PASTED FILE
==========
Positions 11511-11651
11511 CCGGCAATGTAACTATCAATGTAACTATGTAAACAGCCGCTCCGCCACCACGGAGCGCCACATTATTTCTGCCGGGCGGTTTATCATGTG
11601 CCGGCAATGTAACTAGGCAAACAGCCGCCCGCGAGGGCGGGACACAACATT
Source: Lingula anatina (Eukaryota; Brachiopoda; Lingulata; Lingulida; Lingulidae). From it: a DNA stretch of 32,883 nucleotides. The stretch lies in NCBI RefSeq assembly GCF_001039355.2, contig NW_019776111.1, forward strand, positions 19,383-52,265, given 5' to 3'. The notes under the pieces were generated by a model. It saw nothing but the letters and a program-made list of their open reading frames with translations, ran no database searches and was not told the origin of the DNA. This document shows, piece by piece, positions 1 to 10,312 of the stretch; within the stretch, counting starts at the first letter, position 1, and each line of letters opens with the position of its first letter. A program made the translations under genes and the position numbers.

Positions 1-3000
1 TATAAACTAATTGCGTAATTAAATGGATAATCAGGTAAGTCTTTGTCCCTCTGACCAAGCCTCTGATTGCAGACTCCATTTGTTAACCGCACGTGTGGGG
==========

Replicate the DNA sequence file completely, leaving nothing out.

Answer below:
Positions 11511-11651
11511 CCGGCAATGTAACTATCAATGTAACTATGTAAACAGCCGCTCCGCCACCACGGAGCGCCACATTATTTCTGCCGGGCGGTTTATCATGTG
11601 CCGGCAATGTAACTAGGCAAACAGCCGCCCGCGAGGGCGGGACACAACATT
Source: Lingula anatina (Eukaryota; Brachiopoda; Lingulata; Lingulida; Lingulidae). From it: a DNA stretch of 32,883 nucleotides. The stretch lies in NCBI RefSeq assembly GCF_001039355.2, contig NW_019776111.1, forward strand, positions 19,383-52,265, given 5' to 3'. The notes under the pieces were generated by a model. It saw nothing but the letters and a program-made list of their open reading frames with translations, ran no database searches and was not told the origin of the DNA. This document shows, piece by piece, positions 1 to 10,312 of the stretch; within the stretch, counting starts at the first letter, position 1, and each line of letters opens with the position of its first letter. A program made the translations under genes and the position numbers.

Positions 1-3000
1 TATAAACTAATTGCGTAATTAAATGGATAATCAGGTAAGTCTTTGTCCCTCTGACCAAGCCTCTGATTGCAGACTCCATTTGTTAACCGCACGTGTGGGG